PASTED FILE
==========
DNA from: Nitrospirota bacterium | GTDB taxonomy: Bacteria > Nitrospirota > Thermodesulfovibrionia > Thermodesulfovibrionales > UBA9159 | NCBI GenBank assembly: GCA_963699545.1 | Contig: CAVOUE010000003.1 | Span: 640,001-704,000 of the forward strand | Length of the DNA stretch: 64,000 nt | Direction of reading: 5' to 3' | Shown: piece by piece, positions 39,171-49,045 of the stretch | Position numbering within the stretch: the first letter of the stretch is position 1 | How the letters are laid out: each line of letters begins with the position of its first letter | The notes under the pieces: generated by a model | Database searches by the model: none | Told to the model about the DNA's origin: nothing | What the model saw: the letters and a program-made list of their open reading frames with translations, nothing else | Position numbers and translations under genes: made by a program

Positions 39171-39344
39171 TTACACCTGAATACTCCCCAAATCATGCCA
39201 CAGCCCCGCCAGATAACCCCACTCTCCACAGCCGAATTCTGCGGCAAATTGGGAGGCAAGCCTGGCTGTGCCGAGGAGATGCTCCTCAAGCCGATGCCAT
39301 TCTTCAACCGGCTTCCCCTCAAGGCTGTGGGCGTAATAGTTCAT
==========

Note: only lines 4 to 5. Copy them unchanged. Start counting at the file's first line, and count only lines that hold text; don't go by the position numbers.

39201 CAGCCCCGCCAGATAACCCCACTCTCCACAGCCGAATTCTGCGGCAAATTGGGAGGCAAGCCTGGCTGTGCCGAGGAGATGCTCCTCAAGCCGATGCCAT
39301 TCTTCAACCGGCTTCCCCTCAAGGCTGTGGGCGTAATAGTTCAT